The whole post is worth a read for more perspective on Better. There’s also a video of Clapp’s demo over WSJ here.

  • Maria Dorfner

    Gimmick. Anyone wanting to stay healthy or prevent illness is better off spending that $150/month elsewhere. I know a top lifestyle coach in #1 market that charges $10/month. For $150. that lifestyle coach should toss in doing your laundry, housecleaning and picking up your groceries. If they’re not, their lifestyle is the one getting better. Better for who is the question. This app serves the hospital. I wouldn’t be impressed by the “Black Seal” option. That service has always been available to anyone who pays for it. I’m a fan of the Mayo Clinic, but this app gets a thumbs down.

  • http://geoffclapp.blogspot.com/ Geoffrey Clapp

    Hi Maria,

    We’re still figuring out pricing, and no doubt, we will learn a lot in the market. I’d love to hear more from you about the $10 option, and what they do. While we certainly don’t do laundry – and trust me, I can barley handle my own – we do a lot of things outside the “norm” of health care, based on a lot of market research on what people wished they had. I don’t pretend it’s perfect or fully baked – such is life at a start-up.

    On the pricing, one comparison I would use is retrofit, which is right in the same area at $149/month – http://www.retrofitme.com/plansandpricing?loc=footerplans at this is for weight loss only.

    There is no doubt we have a lot to figure out and certainly have a lot to learn by listening to the market and people like you – so to that end, I would like to hear more, please do reach out at either geoff@getbetter.com or 650-776-7054 – my cell phone. Thank you.

    –gjc

  • Matt M

    I work for a company called cloud2health doing something similar for a year now. The mobile app is releasing next month after user experience testing for the last 3 months. We’re running freemium, free for most users, $9.99 a month for those that want higher features/no-ads. Also, from the presentation I saw, I think much of this is too dense for a mobile experience. This is something we learned quickly, a mobile experience doesn’t lend itself to dense content overload. You have to walk to the line between APP and medical device, too many people are stuck on the medical device model and end up making devices with terrible mobile UI. Mobile apps should be “medical light” for the average user, let power users access via tablet and web. The mass of people will fall in the medical light user model, only 15% or so of the population wants the information overload, the rest just want the one line summary.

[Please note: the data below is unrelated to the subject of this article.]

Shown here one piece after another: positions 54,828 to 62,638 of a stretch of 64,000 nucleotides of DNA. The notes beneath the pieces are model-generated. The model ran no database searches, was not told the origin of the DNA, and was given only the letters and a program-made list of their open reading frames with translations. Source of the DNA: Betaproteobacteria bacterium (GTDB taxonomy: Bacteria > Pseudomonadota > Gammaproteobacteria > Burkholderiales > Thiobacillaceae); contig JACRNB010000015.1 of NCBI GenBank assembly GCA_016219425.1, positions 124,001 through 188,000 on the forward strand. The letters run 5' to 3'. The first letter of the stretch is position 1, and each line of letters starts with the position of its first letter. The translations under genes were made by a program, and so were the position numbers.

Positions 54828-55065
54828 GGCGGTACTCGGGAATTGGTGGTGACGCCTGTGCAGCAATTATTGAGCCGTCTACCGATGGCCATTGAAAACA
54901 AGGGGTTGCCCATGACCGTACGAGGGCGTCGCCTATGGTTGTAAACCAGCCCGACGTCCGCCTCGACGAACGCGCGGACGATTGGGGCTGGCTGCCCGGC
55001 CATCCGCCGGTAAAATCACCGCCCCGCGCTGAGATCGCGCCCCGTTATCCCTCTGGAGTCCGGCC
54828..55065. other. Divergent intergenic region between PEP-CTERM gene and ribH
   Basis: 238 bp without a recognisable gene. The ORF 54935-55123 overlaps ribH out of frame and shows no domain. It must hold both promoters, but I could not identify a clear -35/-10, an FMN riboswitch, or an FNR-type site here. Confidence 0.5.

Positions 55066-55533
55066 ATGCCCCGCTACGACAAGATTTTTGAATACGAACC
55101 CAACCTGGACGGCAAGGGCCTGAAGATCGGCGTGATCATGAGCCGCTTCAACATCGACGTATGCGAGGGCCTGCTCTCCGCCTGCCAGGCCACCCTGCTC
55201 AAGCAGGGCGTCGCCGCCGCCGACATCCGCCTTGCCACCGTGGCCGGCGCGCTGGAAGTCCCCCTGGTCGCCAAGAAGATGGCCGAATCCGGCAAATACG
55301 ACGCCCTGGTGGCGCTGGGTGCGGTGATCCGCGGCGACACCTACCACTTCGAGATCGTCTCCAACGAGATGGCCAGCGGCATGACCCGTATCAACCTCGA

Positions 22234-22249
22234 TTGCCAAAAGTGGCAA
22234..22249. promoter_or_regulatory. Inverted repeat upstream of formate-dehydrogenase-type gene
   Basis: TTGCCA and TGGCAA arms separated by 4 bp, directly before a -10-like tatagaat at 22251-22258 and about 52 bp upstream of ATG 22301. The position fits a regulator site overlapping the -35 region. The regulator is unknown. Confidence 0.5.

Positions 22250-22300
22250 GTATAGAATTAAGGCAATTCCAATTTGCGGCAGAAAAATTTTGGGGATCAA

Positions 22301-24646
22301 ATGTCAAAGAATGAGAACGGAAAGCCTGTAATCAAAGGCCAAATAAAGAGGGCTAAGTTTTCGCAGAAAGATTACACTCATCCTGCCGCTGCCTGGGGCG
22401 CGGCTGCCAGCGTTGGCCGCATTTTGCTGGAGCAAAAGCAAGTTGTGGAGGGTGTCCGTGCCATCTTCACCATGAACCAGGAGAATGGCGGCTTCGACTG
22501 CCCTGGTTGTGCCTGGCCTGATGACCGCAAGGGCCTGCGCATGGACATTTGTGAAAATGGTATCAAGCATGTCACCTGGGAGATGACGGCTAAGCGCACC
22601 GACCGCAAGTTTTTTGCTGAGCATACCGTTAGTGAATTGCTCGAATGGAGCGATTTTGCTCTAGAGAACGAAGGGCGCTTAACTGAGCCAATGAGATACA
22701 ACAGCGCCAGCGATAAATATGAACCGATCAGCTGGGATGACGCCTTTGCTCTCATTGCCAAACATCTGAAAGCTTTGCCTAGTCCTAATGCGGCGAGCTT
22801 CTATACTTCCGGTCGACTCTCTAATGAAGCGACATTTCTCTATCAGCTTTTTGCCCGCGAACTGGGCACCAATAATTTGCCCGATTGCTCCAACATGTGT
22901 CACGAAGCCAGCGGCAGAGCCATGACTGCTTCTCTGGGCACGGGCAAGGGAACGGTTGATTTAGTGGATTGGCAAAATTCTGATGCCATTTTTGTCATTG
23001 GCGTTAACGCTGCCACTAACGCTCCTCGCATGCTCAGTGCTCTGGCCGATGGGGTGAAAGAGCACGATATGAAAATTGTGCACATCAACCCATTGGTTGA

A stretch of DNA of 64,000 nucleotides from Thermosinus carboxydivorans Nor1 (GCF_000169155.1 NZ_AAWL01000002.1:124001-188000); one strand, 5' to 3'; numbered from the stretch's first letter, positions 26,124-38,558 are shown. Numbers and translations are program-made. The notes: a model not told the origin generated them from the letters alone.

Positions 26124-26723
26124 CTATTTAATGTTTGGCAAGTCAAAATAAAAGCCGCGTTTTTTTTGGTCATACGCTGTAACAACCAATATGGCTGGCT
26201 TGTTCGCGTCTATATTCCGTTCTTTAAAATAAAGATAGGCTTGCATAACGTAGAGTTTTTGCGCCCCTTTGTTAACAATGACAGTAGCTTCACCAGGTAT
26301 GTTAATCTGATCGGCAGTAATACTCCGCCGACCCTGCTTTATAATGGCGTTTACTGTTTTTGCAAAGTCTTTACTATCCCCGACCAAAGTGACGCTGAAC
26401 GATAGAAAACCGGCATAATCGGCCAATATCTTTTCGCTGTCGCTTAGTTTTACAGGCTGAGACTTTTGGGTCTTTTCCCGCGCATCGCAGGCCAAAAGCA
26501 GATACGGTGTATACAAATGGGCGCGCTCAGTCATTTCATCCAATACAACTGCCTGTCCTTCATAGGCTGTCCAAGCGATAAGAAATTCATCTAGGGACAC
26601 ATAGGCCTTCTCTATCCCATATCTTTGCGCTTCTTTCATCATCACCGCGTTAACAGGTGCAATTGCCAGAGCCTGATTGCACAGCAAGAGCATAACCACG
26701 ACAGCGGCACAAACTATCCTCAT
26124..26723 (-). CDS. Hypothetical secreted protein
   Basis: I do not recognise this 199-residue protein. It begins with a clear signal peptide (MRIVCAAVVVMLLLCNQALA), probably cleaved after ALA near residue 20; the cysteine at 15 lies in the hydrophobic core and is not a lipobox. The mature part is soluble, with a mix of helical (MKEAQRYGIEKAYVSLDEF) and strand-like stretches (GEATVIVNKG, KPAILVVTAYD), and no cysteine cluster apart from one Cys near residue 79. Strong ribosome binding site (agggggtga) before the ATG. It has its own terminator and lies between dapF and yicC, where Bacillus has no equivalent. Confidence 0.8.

• http://geoffclapp.blogspot.com/ Geoffrey Clapp

    Hi Matt,

    I’d whole-heartedly agree on market feedback and mobile experiences. I get the sense you’ve learned a lot in your user trials, which is is great for our market.

    There is so much to learn from user trials and feedback loops, and there’s a real need for very quick, consumable, mobile content. Obviously, a big part of that model is to get from content to care (through a credentialed professional, where needed) as quick as possible when it’s needed – even in our free versions, this is a big goal of ours.

    I don’t agree that Medical Devices are a good example of overload/dense. FWIW, I’d actually argue (After far too long in this space) that most medical devices provide no useful, actionable, content to their users, and that’s a big problem. That said, you’re points on dense + mobility are spot on and important. Our entire market throws numbers and graphs at people and expects change, and that’s not okay.

    That said, very best to you and cloud2health. I’m glad you are focused on user feedback, it’s so critical.

    –gjc